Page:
implementing new IT, especially after so many failures. ‘Our clients want to
deliver services more efficiently. It’s not just about IT any more: it’s about
what the business change is, and the cultural outcome. We have to keep sight of
that,’ says Bannister. ‘A lot of lessons have been learned from failing projects
– so we now have the transformational government white paper [published in
November 2005], which is about professionalising IT, and the gateway programme.
I’m sure the number of failed programmes is decreasing.’

Dunn agrees that outsourcing the whole process rather than just the IT
implementation has improved the interface between government and supplier
because, although the government transfers the risk, the vendor is more in
control. ‘If you outsource it all it’s much more simple to measure and monitor,’
says Dunn.

Despite concerns, there have been some signs that the government is looking
to change its approach to IT as it attempts to avoid the problems of the recent
past. Transformational government points to a more professional approach to IT.
According to the white paper, ‘This requires coherent, joined-up leadership and
governance, portfolio management of the technology programmes, development of IT
professionalism and skills, strengthening of the controls and support to ensure
reliable project delivery, improvements in supplier management, and a systematic
focus on innovation.’

Other influential sources have put forward plans to turn around failing gover
nment IT systems. The National Audit Office (NAO) has urged government to avoid
IT project delays by not having many ongoing key projects under way at any one
time, as that could put too much pressure on a potential new IT supplier –
another example of putting risk management to the fore of government IT.

Conservative MP for Putney Justine Greening has her own take on risk and IT
as a qualified chartered accountant. ‘Rather than leave the risk with
departments to implement IT, the risk should start with those formalising
legislation. You’d end up with a more rigorous view of not only what the policy
should deliver, but the pragmatic question of whether it can actually happen
with the plan you have.’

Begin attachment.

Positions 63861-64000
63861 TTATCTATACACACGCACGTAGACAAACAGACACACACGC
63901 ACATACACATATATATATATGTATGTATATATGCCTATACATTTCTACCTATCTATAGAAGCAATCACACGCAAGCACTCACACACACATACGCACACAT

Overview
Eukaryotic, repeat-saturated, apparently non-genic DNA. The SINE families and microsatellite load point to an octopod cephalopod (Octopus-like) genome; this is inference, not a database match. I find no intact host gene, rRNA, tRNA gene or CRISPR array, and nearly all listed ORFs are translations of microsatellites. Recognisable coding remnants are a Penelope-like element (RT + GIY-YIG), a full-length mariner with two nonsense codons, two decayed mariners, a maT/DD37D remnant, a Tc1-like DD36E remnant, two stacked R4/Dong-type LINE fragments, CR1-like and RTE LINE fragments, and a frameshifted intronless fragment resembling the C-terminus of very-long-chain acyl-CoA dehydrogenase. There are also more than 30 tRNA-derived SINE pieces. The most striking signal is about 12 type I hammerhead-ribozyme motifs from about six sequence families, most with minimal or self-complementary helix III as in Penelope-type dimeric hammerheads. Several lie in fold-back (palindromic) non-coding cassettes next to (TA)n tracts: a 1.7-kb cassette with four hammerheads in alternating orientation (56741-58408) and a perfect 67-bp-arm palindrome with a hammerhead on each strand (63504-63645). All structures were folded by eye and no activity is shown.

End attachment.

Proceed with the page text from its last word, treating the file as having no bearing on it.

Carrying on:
But with the NAO set to report on successful public-sector technology
programmes to outline lessons for the future, there will, hopefully, be less use
for firefighting IT consultants.


While business leaders bemoan the changes that government makes to legislation,
which often appear arbitrary and without thought for their effect on industry,
the public sector feels the effect of this on an even greater scale. With
politicians looking to move up the ladder, and governments desperate to hang on
to power, civil servants often face the biggest operational change.

The list of failed public-sector projects is a long and inglorious one. For
example, the £200mnational insurance system, NIRS 2, struggled to pay pensioners
after failing to cope with legislative changes. But it did highlight that the
blame for such a project is never that clear cut.

While IT supplier Accenture took the headlines, the
National Audit Office (NAO) warned
that politics and IT projects really don’t mix well. ‘Legislative timetables
should be set so that departments can implement changes while complying with
other legal requirements,’ the NAO said in 2001.This problem has not gone away.

Conservative MP Justine Greening, while not coming out in defence of IT
consultants and software companies that have taken stick for failed large-scale
projects, says that IT has been ‘badly served’ by parliament. ‘Most government
policies – including those in the Department for Work and Pensions where I’m on
the select committee – are critically delivered by an IT system of some sort,
but the legislation we’re presented with in parliament will not include the IT
proposals in any detail whatsoever.

‘Fifty years ago, filing paperwork was enough. Now, understanding whether the
IT will deliver is very important.’ Unfortunately, Greening does not foresee a
change in this attitude until more business-focused individuals sit on
parliament’s green benches. ‘We don’t see the nuts and bolts presented. As you
get more accountants in parliament we will ask: “How can we sign off on a policy
proposal when you haven’t shown us the IT details? How do we know it’s value for